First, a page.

The Needlestick Safety and Prevention Act passed in the US in 2000 was belatedly followed by a similar occupational health ruling in the European parliament in 2007, but national implementation plans for the European legislation remain poorly defined. Meanwhile, healthcare professionals in the vast majority of countries remain woefully unprotected and health bodies remain free to discriminate against safe practices in the name of budgeting.
To date, safety products have been marketed as premium products to wealthy countries, whereas what is really required is a range of inexpensive solutions. Fortunately, some new products are now coming to market, from companies such as Star Syringe, that are simple and cost-effective enough to allow mass adoption in poorer countries.
So let us consider the products available to protect patients and healthcare workers from infection, caused by either syringe reuse or accidental needlestick injury.
The landmark 1999 policy shift by UNICEF and WHO required the procurement of regulated devices, and in 2005 a standard was issued by ISO for auto-disable immunisation syringes. A number of devices meet this standard, but all essentially work by having some feature that prevents refilling – the plunger of the syringe may lock after a full injection, for example. More complex devices draw the needle back into the body of the syringe so that refilling is prevented and the sharp is permanently and safely housed.
However, syringes are commodities, competing at various price points, and adding extra components adds to the cost. Moreover, the new, safer devices are designed for the narrow immunisation market. Billions of donor dollars have been poured into vaccines and their delivery to reduce the huge death toll from preventable childhood diseases, and great strides have been made in improving immunisation coverage and safety, but attention must now be turned to the great mass of largely unregulated injections: curative injections. After all, what is the point of protecting children until the age of five and then leaving them at the mercy of a sub-standard health system that routinely reuses equipment and spreads disease?
The PEPFAR programme, by applying safe injection principles to curative injections in its target countries, created the need for an ISO standard to cover injection devices for non-immunisation injections. Finally, in 2006, the 7886-3 standard was published. The standard was watered down to include so-called reuse prevention devices that do not automatically disable, like immunisation syringes, but instead require an active step to disable them, but the standard did help bring new safety products to market.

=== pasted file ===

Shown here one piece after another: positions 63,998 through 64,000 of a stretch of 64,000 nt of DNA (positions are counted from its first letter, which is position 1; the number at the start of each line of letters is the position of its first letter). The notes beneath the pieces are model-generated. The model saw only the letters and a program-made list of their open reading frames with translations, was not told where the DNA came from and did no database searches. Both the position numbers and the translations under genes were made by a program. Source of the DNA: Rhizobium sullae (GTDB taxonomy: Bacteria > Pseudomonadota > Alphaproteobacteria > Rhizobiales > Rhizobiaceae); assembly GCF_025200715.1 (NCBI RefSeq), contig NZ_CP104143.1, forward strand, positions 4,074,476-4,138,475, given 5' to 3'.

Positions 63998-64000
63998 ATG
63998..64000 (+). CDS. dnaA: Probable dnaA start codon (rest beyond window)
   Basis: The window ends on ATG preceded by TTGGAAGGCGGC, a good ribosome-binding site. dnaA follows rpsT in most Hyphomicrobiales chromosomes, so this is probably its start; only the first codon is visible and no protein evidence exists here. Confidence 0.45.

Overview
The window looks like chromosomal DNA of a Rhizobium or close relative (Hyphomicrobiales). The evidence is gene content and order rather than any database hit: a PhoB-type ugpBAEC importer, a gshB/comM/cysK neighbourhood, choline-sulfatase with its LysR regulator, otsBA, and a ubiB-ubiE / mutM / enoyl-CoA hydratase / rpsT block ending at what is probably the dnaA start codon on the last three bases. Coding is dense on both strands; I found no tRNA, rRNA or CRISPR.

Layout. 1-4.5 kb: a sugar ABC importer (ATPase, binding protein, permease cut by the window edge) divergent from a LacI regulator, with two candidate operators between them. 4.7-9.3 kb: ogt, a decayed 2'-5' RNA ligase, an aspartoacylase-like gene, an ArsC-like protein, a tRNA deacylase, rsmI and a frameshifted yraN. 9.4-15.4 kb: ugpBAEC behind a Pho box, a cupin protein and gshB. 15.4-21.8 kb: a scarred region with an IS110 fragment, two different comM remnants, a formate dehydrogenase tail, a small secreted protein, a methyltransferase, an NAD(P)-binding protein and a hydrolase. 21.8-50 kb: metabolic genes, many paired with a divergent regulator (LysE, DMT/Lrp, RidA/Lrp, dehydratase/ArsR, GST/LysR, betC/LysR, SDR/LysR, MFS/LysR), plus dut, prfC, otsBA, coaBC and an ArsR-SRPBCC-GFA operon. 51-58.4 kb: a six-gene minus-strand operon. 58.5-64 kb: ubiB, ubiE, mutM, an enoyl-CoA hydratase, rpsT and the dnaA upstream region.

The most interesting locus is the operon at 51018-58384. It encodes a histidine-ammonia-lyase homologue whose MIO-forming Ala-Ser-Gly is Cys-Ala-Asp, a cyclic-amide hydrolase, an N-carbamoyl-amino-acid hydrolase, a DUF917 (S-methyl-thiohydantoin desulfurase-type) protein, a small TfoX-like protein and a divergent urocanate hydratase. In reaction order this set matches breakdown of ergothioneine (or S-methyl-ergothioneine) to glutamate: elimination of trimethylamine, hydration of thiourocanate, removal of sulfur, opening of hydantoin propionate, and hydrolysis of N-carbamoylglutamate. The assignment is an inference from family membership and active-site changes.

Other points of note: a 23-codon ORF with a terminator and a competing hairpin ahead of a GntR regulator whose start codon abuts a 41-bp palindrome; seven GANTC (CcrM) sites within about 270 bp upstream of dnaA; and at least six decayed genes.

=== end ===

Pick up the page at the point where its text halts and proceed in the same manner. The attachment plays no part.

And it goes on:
The Star Syringe-designed K1 syringe has supplied most of the PEPFAR programme’s syringe needs since its inception, and the syringe is now the global standard for auto-disable syringes. K1 uses the same design mechanism regardless of the size of the syringe or dose, so unlike competing devices, it can be used for both immunisation and curative injections. The simplicity of the design makes it more cost-effective and easy to use than its rivals. K1 is produced under licence and brand marketed by 15 independent manufacturers all over the world under a technology transfer arrangement supported by the UN.
However, gaps in regulation persist. International standards should be established for a passive auto-destruct safety syringe that can only be used once.
Injection safety has been a low priority in public policy, but this situation is changing. A UK-based charity called SafePoint Trust, working with national governments, WHO, donors and other implementing agencies, has developed the Smart Injection Programme, a national programme that calls for the introduction of a simple package of four components to eradicate unsafe injections. The programme proposes:
- The universal adoption of safe injection devices that meet international standards
- The use of matching safety boxes for the disposal of injection devices
- The implementation of a training package for healthcare workers
- The introduction of an awareness programme for the general public
So far ten countries in Africa have signed up to a resolution proposed by SafePoint, calling for injection safety to be made an immediate priority and addressed according to the principles of the Smart Injection Programme, scaling up existing best practice in the countries involved. Uganda, Kenya, Zambia, Malawi and Tanzania are at the forefront of this movement. Uganda is a leading proponent of injection safety in the world, and was the first country to ban the import of standard disposable syringes in 2007 in favour of the blanket use of safety syringes. HIV rates have fallen from over 15% in the 1990s to a stable 6% today.
All too often people want to focus on complex, ‘sexy’ programmes at the cutting edge of medical interventions, while they ignore the mundane essentials of hygiene and basic health precautions. But as WHO’s focus on clean care is showing, a back-to-basics approach is simply essential, and it is reaping rewards. An increased focus on basic steps to prevent infection, from policy level through to clinical implementation, should follow.
The Smart Injection Programme is one framework that draws in many existing players to form a coherent and universal platform for progress. Meanwhile, SafePoint is working with a whole network of established partners to bring a global resolution on injection safety to the World Health Assembly and, later, the United Nations General Assembly.
Everyone is entitled to safe and effective healthcare – it is a human right. Those who want to help stop unsafe injections of all kinds causing unnecessary harm must support the professional medical associations in calling for this resolution to be taken to the global level, so that it can afford protection to patients and healthcare professionals, regardless of where they work and live.